Friday, July 24, 2009

"Yer a braver man than I, Gunga Din": Vietnam Veteran Keeps Vow, Eats 40-Year-Old C-rat Pound Cake

As my son would say, "Only an ex-jarhead. . . " My thanks to Typeay for this example of American grit, determination and courage in face of plain common sense.


Vietnam Veteran Keeps Vow, Eats 40-Year-Old (C-ration) Pound CakeFriday, July 24, 2009

(Photo credit: Staff Sgt. Sun Vega/U.S. Army.) Col. Henry A. Moak Jr. digs in to an Army ration pound cake from 1973 at his retirement party.

WASHINGTON — Forty years later, Henry A. Moak, Jr., still loves his pound cake.

The Army colonel popped open an old military 'C' Ration can of pound cake from 1969 at his retirement ceremony, and dug in.

Moak got the drab olive can as a Marine helicopter pilot off the Vietnamese coast in 1973. He vowed to hang on to it until the day he retired, storing it in a box with other mementos.

After a formal retirement ceremony, dozens of friends and relatives joined Moak in the Pentagon's Hall of Heroes as he opened the can to cheers. Moak joked earlier this week that he hoped the can wouldn't explode. It let off a whooshing sound as the pressure seal broke.

"It smells good," Moak said as he put a handful in his mouth. He jokingly staggered back a few feet and loudly cleared his throat, while one person yelled out, "Eeww, gross!"

Moak pronounced the cake "good."

"It's even a little moist," he said, wiping his mouth. He dared anybody "gutsy" enough to join him, and retired Lt. Gen. Paul T. Mikolashek, who was the U.S. Army Europe commander when Moak served overseas, took an even bigger piece.

"Tastes just like it always did," Mikolashek mumbled with a mouthful of cake as Moak laughed and clapped.

Moak said he wasn't worried about getting sick from any bacteria that may have gotten into the old can, because it looked sealed. But the military discourages eating from old rations.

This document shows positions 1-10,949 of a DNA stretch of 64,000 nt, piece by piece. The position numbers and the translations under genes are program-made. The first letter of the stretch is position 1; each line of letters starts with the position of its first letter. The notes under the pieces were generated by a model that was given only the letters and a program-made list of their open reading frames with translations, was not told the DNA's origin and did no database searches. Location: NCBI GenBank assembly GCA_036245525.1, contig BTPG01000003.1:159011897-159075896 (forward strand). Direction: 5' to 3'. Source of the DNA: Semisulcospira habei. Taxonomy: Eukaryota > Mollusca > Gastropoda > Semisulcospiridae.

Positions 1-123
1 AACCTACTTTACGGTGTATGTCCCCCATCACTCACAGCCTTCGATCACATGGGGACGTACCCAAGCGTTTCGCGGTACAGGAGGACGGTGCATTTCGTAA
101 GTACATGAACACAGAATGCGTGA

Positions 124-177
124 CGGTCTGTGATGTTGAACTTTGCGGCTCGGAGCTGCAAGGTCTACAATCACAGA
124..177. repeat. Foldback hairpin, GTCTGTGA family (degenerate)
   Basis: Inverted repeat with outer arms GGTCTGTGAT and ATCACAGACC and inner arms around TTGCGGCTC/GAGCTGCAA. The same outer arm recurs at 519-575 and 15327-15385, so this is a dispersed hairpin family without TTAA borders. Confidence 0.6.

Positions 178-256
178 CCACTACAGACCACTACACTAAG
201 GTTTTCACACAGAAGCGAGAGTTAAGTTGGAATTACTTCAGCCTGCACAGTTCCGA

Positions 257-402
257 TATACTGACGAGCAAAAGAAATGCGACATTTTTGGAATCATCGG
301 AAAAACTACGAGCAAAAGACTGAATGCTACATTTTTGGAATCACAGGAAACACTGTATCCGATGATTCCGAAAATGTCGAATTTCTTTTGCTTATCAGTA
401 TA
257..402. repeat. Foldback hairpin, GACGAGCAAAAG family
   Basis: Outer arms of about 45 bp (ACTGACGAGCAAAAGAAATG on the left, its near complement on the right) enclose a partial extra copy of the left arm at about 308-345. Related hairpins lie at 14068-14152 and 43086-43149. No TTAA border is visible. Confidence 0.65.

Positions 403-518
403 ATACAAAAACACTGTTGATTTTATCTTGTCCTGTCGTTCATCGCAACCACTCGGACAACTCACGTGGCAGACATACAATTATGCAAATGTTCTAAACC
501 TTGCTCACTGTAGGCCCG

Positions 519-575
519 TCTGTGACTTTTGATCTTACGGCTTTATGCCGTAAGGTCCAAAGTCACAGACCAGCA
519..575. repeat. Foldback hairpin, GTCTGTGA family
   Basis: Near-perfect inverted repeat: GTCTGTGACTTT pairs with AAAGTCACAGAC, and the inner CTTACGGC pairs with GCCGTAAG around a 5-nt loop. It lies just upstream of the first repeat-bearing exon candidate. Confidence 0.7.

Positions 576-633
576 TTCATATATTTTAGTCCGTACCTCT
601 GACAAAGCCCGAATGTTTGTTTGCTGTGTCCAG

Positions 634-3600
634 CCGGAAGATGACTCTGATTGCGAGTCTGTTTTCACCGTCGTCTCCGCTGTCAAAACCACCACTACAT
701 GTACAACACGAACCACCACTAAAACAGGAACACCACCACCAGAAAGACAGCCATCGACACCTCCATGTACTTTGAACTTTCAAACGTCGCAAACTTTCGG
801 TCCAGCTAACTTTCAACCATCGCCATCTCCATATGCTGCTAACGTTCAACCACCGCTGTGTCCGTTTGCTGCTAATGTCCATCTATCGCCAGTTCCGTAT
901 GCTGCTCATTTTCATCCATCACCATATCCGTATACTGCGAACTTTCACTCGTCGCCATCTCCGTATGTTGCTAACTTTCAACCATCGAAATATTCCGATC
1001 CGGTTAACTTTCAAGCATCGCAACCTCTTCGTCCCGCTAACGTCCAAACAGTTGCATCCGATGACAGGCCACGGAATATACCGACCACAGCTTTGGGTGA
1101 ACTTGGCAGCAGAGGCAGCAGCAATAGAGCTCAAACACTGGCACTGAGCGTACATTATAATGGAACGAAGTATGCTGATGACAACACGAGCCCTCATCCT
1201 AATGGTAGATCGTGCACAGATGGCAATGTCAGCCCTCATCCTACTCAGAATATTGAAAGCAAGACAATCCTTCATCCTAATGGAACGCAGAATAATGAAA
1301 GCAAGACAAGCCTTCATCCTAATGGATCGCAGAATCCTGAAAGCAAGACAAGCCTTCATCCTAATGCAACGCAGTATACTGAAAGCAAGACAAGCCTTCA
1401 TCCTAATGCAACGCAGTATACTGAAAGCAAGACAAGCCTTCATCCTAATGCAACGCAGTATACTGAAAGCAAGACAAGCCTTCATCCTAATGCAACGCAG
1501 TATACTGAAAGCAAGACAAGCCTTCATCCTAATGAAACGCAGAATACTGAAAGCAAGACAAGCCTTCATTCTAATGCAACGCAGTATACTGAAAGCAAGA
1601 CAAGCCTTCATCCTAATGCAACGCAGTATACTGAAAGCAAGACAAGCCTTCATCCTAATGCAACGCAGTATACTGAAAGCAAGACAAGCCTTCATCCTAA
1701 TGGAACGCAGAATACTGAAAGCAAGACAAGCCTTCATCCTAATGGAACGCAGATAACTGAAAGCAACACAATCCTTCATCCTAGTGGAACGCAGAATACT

"Given the risks ... we do everything possible to ensure that overly aged rations are not consumed," said Lawrence Levine, a spokesman for the Defense Supply Center in Philadelphia.

Levine named the threats as mold and deadly botulism if the sealing on the food has been broken, which isn't always visible.

Moat says though he warned his children over the years not to touch his pound cake, he did let them eat some other rations when they were growing up in the 1980s, including canned spaghetti and crackers.

And how did those taste? "Fine. Well ... not like from our great restaurants."


Anonymous said...

The pound cake was the best desert in the MCIs. I used to save mine for special occasions.

Never ate one that was 40 years old, but I believe we did eat 10-15 year old stuff regularly. It was fine.

Thumper said...

WOw that brings back some memories all right. I love'd how simple C rations were. I still have my original can opener

Anonymous said...

heh - I remember the pound cake too. Takes me back, oh almost 40 years. Funny how I can still taste it now.

Sean said...

C-Rats, like the Roach Motel. They check in, but they never check out.

Crustyrusty said...

Hell, the ones we were ISSUED were 40 years old :p

Old NFO said...

No biggie to eat the C-rats, as Crusty said, they were still issuing them in the 80's! I remember the pound cake, and the green eggs and ham... And the damn Hershey bar you couldn't melt with a @!#&* blowtorch!

Happy D said...

Anyone else just have the urge to reread The Four Fingers of Death from the Absolved Chapter Links?

ChuckAtPodunkOutpost said...

When I first read the headline, I wondered if he opened it with a P38.

I still carry one, though I'm not sure it was my first.

As a commo person, they came in real handy for opening cans of oil for the generators.

The C rat canned spaghetti taught me that if push comes to shove, the canned food aisle in any store is all I really need if I got to eat.

Loren said...

Most of my "food storage" is of a similar form. Go to Aldi, or your preferred discount grocer, and find a decent entree. For me, it was spaghetti rings and meatballs. One can for one meal, then buy a can of vegetables for every two of entree. For breakfast, do oatmeal, plan for two packets a meal if you eat a lot like I do.

This can be done slowly, a meal or two each trip, until you have a few weeks tucked away. Make sure you eat them every once in a while, so they don't go bad. This may not be very portable storage, but it's easy to do, is inconspicuous(what's an extra can of peas at the checkout?), and can allow for more variety. Much cheaper than a crate of MREs. I think I'll need one of those eventually anyway, since college dorms aren't conducive to food storage.